In dealing with the nature of shifting identities and what it means to be Jewish, German, and Jewish and German, Agnieszka Hollan’s 1990 film Europa, Europe touches on the hardship and sacrifice related to survival in an oppressive and dangerous era during WWII in Germany. The film is an account of a Jewish boy who escapes into Nazi culture by disguising his Jewishness. As he is brought into the fold of the Hitler Youth, it becomes possible to see how identities are constructed through the context in which they are produced. The film points to major the major issue of race and ethnicity as an essentialist feature of a human being.
Although he is a member of the Jewish “race,” he is accepted by German Nazi’s because they believe him to be one of them. This move in the film’s plot suggests that otherness in the Nazi mind is a fabrication of propaganda belief in the false stability of a national identity. This film points precisely at the ways in which identity is constructed through belief systems based in myths.
The Pianist
Based on a true story, Roman Polanski’s 2002 film The Pianist depicts the experiences of a Polish Jew living in the Warsaw ghetto. Once celebrated as a master pianist, the best in Poland, he must now come to terms with living a life in hiding. This film is truly touching and gets at the ways in which class and talent are produced within a cultural context. Although he was an “other” before the beginning of the war, Szpilman was nevertheless able to live a productive and successful life as a pianist and celebrated performer.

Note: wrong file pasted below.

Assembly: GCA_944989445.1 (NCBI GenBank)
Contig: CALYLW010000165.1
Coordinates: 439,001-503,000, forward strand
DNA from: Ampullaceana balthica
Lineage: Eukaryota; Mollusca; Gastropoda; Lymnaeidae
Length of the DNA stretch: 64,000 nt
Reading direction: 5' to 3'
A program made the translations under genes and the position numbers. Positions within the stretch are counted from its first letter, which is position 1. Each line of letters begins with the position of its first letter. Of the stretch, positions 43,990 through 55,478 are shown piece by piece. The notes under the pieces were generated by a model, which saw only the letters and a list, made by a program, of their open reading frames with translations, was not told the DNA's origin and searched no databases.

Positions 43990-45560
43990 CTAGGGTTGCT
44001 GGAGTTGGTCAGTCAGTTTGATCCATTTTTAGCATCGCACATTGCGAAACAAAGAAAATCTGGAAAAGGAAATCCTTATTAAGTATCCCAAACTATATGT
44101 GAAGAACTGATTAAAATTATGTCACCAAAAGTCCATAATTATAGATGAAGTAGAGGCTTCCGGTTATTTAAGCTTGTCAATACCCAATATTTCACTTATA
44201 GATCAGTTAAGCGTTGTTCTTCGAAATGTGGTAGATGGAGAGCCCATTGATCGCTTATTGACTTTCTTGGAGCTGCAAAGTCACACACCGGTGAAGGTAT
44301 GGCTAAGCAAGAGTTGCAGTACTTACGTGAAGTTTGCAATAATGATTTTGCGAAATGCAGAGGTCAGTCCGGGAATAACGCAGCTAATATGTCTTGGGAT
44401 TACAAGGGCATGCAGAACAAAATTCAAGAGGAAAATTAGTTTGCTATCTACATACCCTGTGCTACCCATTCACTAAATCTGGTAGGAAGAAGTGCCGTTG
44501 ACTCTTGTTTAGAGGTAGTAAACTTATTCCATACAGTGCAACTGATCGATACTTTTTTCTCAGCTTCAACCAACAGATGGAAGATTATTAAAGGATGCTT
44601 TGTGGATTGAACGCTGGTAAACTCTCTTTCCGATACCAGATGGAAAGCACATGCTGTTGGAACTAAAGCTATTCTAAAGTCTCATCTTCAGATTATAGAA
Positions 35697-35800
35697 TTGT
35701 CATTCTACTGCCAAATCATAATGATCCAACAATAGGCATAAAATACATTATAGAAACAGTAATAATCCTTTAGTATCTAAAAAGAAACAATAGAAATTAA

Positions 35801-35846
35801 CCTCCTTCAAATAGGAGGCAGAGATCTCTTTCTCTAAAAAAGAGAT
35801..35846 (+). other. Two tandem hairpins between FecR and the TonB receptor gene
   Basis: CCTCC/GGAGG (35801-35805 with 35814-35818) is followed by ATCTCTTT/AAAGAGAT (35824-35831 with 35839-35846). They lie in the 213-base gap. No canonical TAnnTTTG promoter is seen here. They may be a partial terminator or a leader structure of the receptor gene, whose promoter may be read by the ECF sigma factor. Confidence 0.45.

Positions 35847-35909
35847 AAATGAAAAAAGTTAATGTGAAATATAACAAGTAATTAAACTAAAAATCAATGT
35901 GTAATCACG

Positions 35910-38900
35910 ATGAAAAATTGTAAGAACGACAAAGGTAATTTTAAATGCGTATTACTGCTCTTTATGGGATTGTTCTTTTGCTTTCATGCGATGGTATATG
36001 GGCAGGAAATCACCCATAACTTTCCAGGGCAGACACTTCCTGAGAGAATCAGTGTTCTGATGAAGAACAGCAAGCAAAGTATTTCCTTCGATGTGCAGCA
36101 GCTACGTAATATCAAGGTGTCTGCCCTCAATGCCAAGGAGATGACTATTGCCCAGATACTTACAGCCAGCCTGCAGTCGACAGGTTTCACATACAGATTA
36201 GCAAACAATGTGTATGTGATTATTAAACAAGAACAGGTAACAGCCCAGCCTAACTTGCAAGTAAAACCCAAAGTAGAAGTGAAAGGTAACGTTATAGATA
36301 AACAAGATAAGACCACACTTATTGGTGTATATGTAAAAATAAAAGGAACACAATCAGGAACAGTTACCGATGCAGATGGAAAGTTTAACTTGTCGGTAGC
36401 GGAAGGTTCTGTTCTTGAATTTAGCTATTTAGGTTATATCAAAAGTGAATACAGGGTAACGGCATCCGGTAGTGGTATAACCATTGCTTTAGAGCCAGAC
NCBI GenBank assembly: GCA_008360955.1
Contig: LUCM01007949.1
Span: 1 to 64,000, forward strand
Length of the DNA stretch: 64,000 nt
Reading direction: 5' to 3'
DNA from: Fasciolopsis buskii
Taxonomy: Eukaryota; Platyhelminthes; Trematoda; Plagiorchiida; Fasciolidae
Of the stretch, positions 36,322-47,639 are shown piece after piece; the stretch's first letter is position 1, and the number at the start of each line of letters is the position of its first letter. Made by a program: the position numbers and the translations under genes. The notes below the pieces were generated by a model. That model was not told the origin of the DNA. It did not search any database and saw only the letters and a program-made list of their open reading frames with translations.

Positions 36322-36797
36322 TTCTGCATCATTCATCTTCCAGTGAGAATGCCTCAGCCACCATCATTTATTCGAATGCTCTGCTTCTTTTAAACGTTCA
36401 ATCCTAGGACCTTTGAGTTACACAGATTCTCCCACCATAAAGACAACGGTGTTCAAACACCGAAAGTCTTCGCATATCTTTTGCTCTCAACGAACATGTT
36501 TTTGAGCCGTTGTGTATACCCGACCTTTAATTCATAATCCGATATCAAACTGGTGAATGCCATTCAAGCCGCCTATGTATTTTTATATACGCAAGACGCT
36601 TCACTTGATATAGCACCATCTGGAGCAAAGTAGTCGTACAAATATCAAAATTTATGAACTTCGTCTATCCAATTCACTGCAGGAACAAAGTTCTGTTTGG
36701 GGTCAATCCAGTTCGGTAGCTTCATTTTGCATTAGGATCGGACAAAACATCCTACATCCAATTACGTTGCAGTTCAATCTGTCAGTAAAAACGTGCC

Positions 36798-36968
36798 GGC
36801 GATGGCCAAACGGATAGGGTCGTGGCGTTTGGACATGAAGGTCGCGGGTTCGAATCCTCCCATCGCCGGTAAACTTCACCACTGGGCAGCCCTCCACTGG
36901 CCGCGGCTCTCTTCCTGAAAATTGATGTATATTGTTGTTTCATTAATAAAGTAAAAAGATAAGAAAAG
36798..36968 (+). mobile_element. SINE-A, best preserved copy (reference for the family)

As we witness the destruction of his life, we also witness the parallel destruction of Warsaw. The devastation of the individual is in direct relation to the complete destruction and humiliation of the city. By understanding the connection of the individual to the state or the city in this way, it becomes possible to observe the ways in which state and governmental control over our lives dictate our capacity to share our talents. In other words, if the external support structure is not available for us, we will wither. However, the story is not only dark and gloomy. Polanski also depicts the ways in which hope functions to keep a human alive in the face of utter despair. As Szpilman’s entire reality was taken out from under his feet, he had to find other ways to survive. This film depicts the horrid conditions that change humans into animals. By showing the destruction and devastation of war and ethnic cleansing, it becomes possible to see what constitutes humanity and what is taken for granted during times of peace.